Then there’s Flight Centre [ASX:FLT]. The UBS analysts like Flight Centre’s management, and say the recent weight on profitability is only temporary.
But team over at Qato Capital disagree. Chief Investment Officer, Ben Silluzio says, ‘Flight Centre is slowly dying.’ His view is the travel agent is one of the last indulgences of the baby boomer generation. I actually tend to agree with him there.
Silluzio then goes on to say he also dislikes Blackmores [ASX:BKL]. He’s of the view there’s, ‘significant negative earnings risk that has not been priced in.’
But, you guessed it, the analysts at Credit Suisse think Blackmores could be a ‘super bull’.
The outcome to all this is these ‘ASX Tips’ aren’t really tips at all. It’s highlighting the positive and negative views of just three ASX listed stocks.
These stocks are all large-cap stocks, too. Woolworths has a market cap of $29.13bn, Flight Centre $3.06bn and Blackmores $2.05bn. In fact there’s nothing ‘darling’ or ‘deadbeat’ about any of these stocks.
I don’t see how this helps at all. If anything, it’s outright confusing. As for ‘darlings’ well, no, not anymore.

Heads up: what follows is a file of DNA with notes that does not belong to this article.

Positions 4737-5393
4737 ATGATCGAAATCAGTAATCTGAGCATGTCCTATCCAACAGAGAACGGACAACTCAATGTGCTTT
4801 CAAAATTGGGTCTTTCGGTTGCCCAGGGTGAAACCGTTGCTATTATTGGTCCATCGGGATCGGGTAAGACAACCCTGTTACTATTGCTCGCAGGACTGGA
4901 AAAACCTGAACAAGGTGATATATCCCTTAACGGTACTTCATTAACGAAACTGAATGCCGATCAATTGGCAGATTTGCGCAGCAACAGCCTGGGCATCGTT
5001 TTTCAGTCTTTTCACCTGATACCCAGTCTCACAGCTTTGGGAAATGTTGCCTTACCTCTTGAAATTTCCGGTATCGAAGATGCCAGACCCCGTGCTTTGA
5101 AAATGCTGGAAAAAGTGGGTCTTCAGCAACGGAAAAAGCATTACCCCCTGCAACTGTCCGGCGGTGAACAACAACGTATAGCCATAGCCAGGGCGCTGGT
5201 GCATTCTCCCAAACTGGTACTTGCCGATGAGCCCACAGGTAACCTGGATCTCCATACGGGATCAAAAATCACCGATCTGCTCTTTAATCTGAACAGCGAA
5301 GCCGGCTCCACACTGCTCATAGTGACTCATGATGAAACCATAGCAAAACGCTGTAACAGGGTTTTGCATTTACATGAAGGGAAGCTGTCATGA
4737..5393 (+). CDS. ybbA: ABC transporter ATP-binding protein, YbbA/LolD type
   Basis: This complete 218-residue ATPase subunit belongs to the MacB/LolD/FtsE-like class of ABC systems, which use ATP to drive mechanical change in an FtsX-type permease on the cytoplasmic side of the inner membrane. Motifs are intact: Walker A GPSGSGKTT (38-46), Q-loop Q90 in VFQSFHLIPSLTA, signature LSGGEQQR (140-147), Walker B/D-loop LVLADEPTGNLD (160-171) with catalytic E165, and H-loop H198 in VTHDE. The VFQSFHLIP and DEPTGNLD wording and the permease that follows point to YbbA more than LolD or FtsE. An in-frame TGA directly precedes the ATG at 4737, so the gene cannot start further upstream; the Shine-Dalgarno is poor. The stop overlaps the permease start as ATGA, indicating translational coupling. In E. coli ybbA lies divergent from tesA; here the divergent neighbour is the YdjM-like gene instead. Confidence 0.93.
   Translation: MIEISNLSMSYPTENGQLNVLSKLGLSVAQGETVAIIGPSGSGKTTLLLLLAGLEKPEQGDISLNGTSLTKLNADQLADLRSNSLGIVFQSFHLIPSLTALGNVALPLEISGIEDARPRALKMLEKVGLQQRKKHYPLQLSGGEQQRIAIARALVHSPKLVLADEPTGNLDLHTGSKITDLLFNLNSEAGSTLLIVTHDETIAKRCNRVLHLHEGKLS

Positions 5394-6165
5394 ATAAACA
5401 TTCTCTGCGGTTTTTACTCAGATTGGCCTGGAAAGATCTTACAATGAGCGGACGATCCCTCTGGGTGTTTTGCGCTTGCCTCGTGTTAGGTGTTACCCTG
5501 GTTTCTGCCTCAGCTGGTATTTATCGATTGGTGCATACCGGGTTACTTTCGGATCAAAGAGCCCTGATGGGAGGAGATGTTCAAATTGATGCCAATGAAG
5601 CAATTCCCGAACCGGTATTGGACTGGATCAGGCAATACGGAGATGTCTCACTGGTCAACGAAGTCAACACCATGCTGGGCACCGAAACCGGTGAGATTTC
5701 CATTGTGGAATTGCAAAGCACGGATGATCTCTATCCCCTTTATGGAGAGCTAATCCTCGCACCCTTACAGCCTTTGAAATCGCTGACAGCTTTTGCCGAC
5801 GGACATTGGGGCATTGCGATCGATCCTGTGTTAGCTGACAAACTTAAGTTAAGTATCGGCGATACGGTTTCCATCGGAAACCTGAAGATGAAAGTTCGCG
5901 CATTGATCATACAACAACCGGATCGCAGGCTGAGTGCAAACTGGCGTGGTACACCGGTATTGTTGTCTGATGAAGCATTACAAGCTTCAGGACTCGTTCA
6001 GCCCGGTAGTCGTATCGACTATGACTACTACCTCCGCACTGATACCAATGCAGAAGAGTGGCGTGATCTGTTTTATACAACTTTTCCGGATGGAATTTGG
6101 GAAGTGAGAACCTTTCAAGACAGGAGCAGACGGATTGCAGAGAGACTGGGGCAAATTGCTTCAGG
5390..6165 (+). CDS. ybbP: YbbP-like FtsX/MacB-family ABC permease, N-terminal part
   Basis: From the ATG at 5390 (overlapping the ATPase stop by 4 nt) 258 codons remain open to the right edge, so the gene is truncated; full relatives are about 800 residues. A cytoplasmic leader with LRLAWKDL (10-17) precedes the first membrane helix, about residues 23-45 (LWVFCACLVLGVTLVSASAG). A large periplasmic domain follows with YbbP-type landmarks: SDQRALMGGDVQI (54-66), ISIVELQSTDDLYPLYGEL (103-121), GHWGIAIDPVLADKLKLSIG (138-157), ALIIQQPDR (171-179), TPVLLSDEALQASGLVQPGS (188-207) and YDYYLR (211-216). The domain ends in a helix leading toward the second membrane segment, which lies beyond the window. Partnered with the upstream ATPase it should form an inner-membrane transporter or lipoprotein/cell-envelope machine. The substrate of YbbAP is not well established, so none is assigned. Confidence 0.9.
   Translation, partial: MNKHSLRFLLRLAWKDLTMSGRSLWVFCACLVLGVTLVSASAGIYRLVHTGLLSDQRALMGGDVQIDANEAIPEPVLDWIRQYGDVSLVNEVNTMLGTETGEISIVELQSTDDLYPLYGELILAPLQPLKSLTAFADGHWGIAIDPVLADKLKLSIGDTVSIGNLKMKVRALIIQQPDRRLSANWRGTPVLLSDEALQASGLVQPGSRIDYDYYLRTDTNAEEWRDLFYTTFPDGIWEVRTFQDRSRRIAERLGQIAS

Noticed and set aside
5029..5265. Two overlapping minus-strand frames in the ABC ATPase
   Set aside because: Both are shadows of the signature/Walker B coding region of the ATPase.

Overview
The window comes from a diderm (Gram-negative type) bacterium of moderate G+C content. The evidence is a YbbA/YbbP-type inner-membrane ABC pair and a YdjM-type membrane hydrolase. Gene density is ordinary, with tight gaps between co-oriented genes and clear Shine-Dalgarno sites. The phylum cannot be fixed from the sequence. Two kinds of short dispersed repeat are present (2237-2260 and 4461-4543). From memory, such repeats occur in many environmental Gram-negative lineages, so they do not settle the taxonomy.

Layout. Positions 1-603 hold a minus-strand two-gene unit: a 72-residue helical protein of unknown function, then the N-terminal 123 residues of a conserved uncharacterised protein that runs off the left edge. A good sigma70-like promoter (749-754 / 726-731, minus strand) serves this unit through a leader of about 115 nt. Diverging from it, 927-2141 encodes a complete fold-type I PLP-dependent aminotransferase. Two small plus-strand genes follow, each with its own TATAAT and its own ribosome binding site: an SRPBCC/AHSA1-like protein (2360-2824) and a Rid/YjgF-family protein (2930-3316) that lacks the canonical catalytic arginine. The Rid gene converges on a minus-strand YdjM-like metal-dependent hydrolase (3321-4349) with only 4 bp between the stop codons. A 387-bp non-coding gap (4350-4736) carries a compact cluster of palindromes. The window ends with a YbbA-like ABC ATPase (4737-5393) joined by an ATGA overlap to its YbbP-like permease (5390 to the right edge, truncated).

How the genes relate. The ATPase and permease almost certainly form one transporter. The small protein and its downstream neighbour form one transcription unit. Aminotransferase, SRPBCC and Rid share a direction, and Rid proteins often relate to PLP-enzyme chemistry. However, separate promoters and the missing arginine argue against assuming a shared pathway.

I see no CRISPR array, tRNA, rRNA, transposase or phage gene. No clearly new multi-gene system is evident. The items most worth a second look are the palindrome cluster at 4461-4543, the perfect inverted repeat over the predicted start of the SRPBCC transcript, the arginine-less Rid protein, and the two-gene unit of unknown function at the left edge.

If you look at the 10-year price history of Woolworths, it’s made a total capital return of just 11.34%.
Flight Centre has fared considerably better. In 10 years it’s returned 188%. And then there’s Blackmores. In 10 years Blackmores has seen a gain of 735%.
Admittedly Blackmores was an ASX ‘darling’, but that was last year. This year it’s not so darling-like.
In 2015 it went from $35 to a high of $220.90. That’s an impressive 531%. But a stock like Blackmores isn’t going to gain another 531% in 12 months, is it? If Blackmores added another 531%, its stock price would be around $744. Its market cap would be $12.9bn.
That’s the problem with stock like these. Once they become large-cap stocks, the potential for extraordinary gains diminishes. Investors in these kinds of stocks can still make gains. But more likely double digit gains over a number of years. Maybe triple digital gains over a decade or more.